Svindal has worked with Oakley to overcome one of the biggest challenges in the sport: variable light conditions and glare that make it nearly impossible to see snow contours, bumps and textures during a race.

The big crash happened in 2007, at Beaver Creek in Vail. After winning the 2006–2007 World Cup overall title and the individual titles for GS and combined, Svindal hit a jump off-balance, traveling faster than 70 mph, sending him nearly 200 feet before he was stopped by the safety fences. He sustained injuries that included several facial and cranial fractures, broken teeth, cracked ribs and a laceration from a ski that cut through his left glute and into his groin, up to four inches deep in some places.

He missed a year in recovery and then came back to win the World Cup overall title in 2008-2009, including wins at Beaver Creek in the downhill and super-G races, which puts that incident mostly in the past. Today he’s dealing with the blown out knee that’s now been repaired twice by doctors.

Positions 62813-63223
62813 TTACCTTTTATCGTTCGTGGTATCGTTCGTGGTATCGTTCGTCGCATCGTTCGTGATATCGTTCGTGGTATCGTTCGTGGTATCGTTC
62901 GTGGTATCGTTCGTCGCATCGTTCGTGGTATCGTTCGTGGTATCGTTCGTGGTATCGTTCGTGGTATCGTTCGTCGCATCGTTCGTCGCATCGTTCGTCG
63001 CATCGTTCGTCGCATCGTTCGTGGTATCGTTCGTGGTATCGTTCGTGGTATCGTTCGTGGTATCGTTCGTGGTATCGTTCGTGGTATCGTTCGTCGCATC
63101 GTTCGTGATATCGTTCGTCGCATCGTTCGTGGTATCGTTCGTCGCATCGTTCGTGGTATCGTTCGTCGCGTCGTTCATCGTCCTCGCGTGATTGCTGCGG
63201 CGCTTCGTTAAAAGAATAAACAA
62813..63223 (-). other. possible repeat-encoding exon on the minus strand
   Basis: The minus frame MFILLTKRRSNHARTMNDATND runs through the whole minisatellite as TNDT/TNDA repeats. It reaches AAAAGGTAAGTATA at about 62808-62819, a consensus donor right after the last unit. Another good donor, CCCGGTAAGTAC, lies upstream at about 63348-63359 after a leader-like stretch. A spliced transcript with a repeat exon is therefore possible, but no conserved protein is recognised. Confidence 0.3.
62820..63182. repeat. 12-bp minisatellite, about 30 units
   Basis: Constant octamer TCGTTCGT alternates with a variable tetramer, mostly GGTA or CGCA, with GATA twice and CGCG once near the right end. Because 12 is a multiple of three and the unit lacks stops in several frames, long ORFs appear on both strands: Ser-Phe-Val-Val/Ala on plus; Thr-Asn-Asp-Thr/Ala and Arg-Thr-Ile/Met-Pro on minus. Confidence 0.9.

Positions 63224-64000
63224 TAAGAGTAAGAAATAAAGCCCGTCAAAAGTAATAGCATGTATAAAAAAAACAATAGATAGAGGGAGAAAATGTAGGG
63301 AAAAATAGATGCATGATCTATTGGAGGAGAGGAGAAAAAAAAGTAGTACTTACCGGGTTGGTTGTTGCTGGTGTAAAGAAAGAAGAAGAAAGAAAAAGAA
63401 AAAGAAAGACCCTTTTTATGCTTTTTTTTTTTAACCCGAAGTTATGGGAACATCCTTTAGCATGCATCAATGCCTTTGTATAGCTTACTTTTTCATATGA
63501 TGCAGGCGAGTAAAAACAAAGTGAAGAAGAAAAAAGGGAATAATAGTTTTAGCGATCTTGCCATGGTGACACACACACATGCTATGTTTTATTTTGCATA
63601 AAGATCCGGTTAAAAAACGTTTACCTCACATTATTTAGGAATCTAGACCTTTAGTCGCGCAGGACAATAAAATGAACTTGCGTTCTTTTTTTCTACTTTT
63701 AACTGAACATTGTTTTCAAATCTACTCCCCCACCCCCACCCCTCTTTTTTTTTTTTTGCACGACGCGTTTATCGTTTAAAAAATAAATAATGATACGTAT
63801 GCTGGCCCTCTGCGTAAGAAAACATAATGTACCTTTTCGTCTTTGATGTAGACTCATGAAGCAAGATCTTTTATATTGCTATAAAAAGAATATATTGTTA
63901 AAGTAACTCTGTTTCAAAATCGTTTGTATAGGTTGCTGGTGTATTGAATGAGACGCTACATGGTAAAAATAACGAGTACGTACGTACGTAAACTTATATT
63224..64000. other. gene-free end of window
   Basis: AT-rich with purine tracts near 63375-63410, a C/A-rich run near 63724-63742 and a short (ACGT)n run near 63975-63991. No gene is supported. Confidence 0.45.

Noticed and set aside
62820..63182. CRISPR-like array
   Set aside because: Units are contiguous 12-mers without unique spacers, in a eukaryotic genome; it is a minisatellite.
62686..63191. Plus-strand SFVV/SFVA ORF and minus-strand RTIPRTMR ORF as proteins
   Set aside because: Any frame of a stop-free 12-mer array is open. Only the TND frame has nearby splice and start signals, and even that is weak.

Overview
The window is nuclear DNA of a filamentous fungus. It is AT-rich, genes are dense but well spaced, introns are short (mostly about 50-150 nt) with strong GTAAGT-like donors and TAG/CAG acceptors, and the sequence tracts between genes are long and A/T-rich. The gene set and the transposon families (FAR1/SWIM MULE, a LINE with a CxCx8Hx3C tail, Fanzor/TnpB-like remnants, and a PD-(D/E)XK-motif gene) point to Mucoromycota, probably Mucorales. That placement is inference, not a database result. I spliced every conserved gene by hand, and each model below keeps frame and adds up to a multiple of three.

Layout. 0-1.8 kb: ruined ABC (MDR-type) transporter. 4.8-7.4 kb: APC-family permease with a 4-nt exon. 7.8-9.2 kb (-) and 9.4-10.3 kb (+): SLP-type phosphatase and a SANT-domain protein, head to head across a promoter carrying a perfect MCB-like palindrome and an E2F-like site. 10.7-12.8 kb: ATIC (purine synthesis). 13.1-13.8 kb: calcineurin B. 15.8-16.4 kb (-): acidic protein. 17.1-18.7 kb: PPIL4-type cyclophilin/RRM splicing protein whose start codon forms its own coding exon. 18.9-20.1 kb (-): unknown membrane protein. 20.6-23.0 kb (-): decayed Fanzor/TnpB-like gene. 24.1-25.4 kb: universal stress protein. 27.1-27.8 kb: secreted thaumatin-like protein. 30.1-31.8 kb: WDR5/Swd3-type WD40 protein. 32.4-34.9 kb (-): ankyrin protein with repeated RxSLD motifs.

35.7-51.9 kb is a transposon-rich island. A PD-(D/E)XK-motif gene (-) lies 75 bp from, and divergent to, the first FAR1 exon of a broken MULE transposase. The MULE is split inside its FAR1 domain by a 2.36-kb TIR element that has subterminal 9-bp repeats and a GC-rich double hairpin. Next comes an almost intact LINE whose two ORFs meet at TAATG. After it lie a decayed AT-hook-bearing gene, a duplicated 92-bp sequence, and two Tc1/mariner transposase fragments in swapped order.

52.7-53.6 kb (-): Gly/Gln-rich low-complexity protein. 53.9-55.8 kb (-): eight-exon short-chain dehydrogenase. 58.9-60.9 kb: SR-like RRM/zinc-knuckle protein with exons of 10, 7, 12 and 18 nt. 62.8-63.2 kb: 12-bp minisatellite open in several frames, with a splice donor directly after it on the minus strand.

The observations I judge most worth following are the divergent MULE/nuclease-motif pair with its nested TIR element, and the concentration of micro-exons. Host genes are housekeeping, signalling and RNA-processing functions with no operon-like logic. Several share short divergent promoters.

Svindal, as his fastidiously updated Instagram account suggests, is very much driving these decisions with the doctors. “I work better if I have to take responsibility for my decisions,” Svindal says. “Small ones and big ones.”

Svindal makes all kinds of decisions you wouldn’t expect from an athlete, and some that you would. He negotiates his own contracts (with help from his father, an accountant). He doesn’t have a publicist or a handler. And, during his downtime from the surgery, he’s visited Silicon Valley several times; he’s investing in technology companies, looking ahead to a future when he’s no longer skiing.

He’s also intimately involved with his sponsors, providing continuous feedback about skis, boots, bindings and eyewear with the intention of gaining that extra edge through constant fine-tuning. He’s worked with Oakley, for instance, to overcome one of the biggest challenges in the sport: variable light conditions, in combination with reflection and glare, that make it nearly impossible to see snow contours, bumps and textures during a race. While Oakley’s R&D team solved the issue of contrast with their Prizm technology, Svindal pushed for the widest field of view possible by removing the frame from his field of vision, taking advantage of the lenses.